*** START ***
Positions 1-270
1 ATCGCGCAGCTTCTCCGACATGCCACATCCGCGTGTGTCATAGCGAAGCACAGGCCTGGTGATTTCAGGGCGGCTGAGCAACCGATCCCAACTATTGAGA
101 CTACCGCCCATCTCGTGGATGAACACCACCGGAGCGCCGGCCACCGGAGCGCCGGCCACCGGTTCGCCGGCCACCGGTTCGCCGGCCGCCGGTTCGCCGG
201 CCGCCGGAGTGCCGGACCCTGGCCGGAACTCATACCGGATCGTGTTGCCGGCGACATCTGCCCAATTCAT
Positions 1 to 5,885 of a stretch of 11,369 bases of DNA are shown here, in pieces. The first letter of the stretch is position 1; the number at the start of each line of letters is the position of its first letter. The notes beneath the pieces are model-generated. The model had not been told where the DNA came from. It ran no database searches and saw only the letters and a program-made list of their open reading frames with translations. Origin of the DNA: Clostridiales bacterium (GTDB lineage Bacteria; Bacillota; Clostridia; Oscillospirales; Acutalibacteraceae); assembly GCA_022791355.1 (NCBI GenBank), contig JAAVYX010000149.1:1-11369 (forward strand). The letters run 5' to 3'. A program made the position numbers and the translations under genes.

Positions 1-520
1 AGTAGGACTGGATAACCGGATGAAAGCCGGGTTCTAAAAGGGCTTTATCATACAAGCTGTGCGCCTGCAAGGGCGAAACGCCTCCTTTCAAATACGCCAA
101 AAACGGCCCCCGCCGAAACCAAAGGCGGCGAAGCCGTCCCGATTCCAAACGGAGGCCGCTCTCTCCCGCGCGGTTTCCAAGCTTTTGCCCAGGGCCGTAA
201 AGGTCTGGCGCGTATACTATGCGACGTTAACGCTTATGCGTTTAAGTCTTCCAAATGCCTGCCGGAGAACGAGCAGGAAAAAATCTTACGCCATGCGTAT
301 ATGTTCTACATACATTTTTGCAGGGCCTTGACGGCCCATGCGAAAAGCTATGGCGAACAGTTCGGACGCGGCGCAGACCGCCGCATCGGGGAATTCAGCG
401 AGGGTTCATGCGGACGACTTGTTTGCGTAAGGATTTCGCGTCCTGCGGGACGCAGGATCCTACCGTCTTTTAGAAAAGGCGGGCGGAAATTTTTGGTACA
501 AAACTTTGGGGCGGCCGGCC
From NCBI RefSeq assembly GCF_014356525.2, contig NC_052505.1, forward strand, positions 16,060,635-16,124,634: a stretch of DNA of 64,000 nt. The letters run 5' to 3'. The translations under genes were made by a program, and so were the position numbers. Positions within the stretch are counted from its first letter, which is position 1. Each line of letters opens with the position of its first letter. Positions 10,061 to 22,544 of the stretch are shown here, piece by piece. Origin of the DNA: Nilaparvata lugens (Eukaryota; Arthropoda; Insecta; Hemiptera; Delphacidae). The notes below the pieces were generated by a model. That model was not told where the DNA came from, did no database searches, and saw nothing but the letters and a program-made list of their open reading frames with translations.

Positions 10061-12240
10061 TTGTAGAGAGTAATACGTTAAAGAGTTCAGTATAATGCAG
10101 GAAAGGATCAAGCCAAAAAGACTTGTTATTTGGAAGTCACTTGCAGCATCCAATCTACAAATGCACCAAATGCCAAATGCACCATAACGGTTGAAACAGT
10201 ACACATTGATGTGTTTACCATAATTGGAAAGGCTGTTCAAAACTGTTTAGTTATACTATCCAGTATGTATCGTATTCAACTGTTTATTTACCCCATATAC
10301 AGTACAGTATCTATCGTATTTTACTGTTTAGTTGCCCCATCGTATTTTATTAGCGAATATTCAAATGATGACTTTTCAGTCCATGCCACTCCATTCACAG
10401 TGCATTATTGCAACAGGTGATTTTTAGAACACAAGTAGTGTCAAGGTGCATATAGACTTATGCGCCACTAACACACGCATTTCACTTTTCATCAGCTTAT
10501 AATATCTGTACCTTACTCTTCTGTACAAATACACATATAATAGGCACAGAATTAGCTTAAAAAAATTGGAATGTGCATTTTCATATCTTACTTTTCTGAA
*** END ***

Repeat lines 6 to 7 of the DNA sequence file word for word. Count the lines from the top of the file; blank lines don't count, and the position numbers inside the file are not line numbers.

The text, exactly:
Positions 1-520
1 AGTAGGACTGGATAACCGGATGAAAGCCGGGTTCTAAAAGGGCTTTATCATACAAGCTGTGCGCCTGCAAGGGCGAAACGCCTCCTTTCAAATACGCCAA